Fantasia 2019: Lake Michigan Monster
Filmmakers love to call their work a “love letter to the old B movies”. This is something we hear constantly in big budget genre filmmaking these days. Typically it just works as a defense for the more silly parts of an otherwise very expensive and serious film, but in the case of Ryland Brickson Cole Tews and his directorial debut, Lake Michigan Monster, there is no better way of describing it. Shot in black and white, and with a skeleton crew, this movie is about as “do it yourself” as you can get and as close as you'll ever see a true ‘50s style B monster movie existing today. Tews struggles a bit with tone, and the schtick will undoubtedly turn some viewers off, but if you can get into everything it has to offer, there is a lot to have fun to be had here.
At a whopping seventy-eight minutes, there isn’t too much in the way of plot to worry about. After an eccentric ship captain named Seafield (played enthusiastically by Tews himself) loses his father to a mysterious beast in the depths of Lake Michigan, he brings together a ragtag crew to try and slay his father's killer. From the public shores of the lake they continuously try and fail to kill the beast using Sonar 2000 and a small armory of weapons. After a series of failed attempts, Captain Seafield ends up having to take matters into his own hands.
It’s a paper-thin plot but that also leaves a lot of room for the cast to have fun leaning into the broad humor that populates the entire film. Not every joke will land but for every few that miss there is one that will bring you to your knees. Jokes range from a character being named “Sean Shaughnessy” and having his name said in full whenever he is acknowledged, to a man being impregnated by the monster simply because he went into the water naked. It’s super silly and never takes itself seriously even for a second.
This is all accentuated by the visual effects and editing done incredibly by Mike Cheslick. Lake Michigan Monster is basically seventy-eight minutes of Cheslick showing off and having the time of his life doing all sorts of interesting visual tricks and edits. The film is not only shot in black and white, Mike ends up making the entire thing look like some lost film reel from the ‘50s complete with cigarette burns, noise, and the snap crackle pop of celluloid spinning. When I wasn't laughing I often found myself dazzled by the film’s tricks.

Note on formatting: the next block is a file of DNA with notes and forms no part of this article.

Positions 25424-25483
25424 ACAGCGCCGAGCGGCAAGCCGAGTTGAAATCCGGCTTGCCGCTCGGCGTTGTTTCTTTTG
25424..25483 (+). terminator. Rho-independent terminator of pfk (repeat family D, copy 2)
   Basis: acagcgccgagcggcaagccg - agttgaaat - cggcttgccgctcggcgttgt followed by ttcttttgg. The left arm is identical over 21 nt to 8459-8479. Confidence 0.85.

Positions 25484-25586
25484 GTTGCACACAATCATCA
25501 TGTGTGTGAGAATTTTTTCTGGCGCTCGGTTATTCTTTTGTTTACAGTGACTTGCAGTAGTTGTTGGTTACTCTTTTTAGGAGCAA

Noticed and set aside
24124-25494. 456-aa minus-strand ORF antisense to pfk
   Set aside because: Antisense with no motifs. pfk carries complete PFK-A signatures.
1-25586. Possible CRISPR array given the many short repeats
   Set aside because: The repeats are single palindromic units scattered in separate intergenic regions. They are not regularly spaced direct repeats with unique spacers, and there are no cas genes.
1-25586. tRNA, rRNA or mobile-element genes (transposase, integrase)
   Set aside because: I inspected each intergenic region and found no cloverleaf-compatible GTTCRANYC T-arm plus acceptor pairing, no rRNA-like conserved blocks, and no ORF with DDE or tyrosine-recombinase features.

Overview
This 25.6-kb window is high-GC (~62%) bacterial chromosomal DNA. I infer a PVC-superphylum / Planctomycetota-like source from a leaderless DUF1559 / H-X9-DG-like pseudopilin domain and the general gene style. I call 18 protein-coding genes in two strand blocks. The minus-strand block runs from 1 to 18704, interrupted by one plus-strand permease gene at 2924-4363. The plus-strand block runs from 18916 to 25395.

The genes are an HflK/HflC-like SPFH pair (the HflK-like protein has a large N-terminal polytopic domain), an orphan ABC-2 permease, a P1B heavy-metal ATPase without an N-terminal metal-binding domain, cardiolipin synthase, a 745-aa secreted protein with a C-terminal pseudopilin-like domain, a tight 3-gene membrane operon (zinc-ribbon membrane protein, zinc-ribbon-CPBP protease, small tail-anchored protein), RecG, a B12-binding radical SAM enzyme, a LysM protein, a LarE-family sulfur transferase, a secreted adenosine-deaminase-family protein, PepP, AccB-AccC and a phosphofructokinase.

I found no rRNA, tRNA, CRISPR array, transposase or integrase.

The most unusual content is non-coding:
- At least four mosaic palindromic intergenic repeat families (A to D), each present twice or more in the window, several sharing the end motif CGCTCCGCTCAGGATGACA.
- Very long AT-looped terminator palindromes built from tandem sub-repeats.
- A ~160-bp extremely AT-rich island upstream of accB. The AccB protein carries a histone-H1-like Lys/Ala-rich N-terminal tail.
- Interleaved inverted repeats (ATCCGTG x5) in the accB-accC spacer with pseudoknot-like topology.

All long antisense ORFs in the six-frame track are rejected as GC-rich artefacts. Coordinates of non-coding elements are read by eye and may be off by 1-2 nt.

As impressive as that all is, it is still a schtick, one that I’m sure will not work for everyone as relying on a visual gag and broad humor can only go so far. They were smart to keep the runtime short but even so there are moments where the film shows it seams and for some it may be enough to knock you out of the film entirely. For me, oddly, I found that I enjoyed the gimmick the more the movie went on.
Being produced by a skeleton crew the movie only stars a handful of people with minimal costume and set changes. Tews is wonderful as the over-the-top Captain Seafield; he goes as big as he can and the film is better for it. The same goes for the rest of his crew including Nedge Pepsi played by Beulah Peters, Daniel Long as the stoic Dick Flynn, and Erick West has a fun turn as Sean Shaughnessy. All are giving big, goofy performances that don’t always work but are always appreciated. There's a moment where they do one of the only wardrobe changes of the film and the cast’s ability to play it totally straight makes it one of the best comedic bits of the film.
While mileage will undoubtedly vary from viewer to viewer, Lake Michigan Monster has a lot to offer as an exercise in DIY filmmaking. In a time where $200 million movies seem to be lacking any kind of creativity, it is wonderful seeing a film that is teeming with it. We can cry all we want about the death of cinema but as long as there are passionate people like Tews and his crew making movies, then the spirit will live on.